Centre INRIA Rennes Bretagne Atlantique, IRISA, Rennes, France

Université de Rennes 1, IRISA, Rennes, France

Université de Rennes 1, IRMAR, Rennes, France

CNRS, UMR 6074, IRISA, Rennes, France

Abstract

Background

Expression profiles obtained from multiple perturbation experiments are increasingly used to reconstruct transcriptional regulatory networks, from well studied, simple organisms up to higher eukaryotes. Admittedly, a key ingredient in developing a reconstruction method is its ability to integrate heterogeneous sources of information, as well as to comply with practical observability issues: measurements can be scarce or noisy. In this work, we show how to combine a network of genetic regulations with a set of expression profiles, in order to infer the functional effect of the regulations, as inducer or repressor. Our approach is based on a consistency rule between a network and the signs of variation given by expression arrays.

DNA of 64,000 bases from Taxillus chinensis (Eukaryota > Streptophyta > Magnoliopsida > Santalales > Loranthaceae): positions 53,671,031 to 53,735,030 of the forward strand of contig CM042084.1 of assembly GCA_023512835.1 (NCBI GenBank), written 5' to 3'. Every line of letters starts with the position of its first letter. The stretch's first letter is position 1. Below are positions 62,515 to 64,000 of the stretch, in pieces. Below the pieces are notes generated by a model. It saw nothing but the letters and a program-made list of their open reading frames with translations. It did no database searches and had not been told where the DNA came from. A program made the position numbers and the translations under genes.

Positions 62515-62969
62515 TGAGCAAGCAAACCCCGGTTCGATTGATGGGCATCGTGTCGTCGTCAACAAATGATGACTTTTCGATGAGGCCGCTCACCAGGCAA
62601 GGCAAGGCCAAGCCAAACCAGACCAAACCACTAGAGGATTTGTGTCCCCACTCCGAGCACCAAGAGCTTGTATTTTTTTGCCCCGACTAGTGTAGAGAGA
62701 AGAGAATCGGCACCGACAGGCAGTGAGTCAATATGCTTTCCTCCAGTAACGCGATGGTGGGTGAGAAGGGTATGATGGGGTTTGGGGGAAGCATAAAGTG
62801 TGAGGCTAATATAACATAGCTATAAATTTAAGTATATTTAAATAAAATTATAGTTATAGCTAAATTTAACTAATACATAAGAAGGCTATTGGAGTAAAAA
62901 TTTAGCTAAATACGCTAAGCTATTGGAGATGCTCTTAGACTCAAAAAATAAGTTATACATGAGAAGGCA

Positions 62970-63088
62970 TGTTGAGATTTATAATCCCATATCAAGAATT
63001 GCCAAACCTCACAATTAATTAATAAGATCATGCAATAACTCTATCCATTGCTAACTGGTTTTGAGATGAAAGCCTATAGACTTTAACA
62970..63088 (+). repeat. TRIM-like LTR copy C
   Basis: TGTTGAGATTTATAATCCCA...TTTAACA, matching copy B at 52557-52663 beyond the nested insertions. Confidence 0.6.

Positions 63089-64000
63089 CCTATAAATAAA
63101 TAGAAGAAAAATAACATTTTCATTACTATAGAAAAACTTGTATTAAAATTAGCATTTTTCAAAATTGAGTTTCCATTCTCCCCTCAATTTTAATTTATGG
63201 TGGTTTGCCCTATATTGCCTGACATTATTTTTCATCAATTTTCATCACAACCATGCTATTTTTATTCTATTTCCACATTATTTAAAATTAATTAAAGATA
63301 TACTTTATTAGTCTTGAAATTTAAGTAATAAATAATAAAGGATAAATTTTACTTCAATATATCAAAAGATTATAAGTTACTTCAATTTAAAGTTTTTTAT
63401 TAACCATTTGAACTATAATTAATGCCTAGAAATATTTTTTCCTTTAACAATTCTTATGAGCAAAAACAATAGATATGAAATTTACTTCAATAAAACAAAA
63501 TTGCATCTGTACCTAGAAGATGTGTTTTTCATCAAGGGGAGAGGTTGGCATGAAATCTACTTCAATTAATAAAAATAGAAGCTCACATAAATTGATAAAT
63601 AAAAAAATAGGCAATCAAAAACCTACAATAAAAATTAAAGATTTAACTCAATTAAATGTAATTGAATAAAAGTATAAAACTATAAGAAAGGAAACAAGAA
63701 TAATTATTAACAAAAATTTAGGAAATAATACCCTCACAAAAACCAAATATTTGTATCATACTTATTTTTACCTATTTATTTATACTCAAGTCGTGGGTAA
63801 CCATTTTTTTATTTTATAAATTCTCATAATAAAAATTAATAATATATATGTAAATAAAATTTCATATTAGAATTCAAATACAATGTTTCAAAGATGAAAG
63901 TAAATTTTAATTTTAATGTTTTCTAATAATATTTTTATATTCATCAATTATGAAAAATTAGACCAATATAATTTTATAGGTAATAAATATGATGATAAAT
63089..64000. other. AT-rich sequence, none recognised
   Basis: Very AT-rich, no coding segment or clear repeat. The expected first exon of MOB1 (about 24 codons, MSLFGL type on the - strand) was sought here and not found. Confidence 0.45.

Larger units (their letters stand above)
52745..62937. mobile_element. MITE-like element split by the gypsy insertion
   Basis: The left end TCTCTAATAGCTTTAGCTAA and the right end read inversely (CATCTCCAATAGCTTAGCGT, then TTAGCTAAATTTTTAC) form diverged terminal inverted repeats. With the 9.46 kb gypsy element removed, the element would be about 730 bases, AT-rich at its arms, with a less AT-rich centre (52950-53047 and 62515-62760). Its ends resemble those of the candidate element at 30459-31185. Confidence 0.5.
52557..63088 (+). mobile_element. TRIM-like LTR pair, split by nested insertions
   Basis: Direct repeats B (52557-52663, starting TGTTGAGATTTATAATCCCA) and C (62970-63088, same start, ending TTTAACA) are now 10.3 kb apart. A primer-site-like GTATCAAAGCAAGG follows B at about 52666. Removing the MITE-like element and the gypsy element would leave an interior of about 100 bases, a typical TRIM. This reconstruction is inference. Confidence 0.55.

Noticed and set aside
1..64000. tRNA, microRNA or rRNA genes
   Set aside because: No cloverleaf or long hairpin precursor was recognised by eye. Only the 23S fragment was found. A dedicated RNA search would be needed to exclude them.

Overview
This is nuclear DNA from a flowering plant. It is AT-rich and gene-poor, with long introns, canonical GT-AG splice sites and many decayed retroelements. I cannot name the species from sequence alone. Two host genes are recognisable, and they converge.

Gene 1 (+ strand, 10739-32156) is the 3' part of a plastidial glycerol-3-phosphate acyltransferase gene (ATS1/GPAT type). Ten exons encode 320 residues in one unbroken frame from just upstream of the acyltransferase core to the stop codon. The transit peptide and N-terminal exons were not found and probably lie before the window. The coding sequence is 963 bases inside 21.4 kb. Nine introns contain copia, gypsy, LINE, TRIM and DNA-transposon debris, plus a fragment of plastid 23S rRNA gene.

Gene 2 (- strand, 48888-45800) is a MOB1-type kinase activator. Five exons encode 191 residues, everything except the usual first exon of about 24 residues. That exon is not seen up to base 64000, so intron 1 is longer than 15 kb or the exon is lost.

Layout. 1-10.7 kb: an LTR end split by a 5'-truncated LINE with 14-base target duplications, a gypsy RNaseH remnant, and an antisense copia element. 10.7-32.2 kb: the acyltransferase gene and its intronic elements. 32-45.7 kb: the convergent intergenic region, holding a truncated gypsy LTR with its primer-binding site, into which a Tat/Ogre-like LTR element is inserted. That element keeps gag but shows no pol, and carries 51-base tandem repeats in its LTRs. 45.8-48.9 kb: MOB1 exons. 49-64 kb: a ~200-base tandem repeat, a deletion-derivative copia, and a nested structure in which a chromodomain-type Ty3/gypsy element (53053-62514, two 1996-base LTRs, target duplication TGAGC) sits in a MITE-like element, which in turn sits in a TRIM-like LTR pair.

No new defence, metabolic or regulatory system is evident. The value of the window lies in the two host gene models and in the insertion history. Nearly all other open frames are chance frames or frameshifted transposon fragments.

Results

We evaluate our approach in several settings of increasing complexity. First, we generate artificial expression data on a transcriptional network of

Conclusion

Our approach does not require accurate expression levels nor times series. Nevertheless, we show on both data, real and artificial, that a relatively small number of perturbation experiments are enough to determine a significant portion of regulatory effects. This is a key practical asset compared to statistical methods for network reconstruction. We demonstrate that our approach is able to provide accurate predictions, even when the network is incomplete and the data is noisy.

Background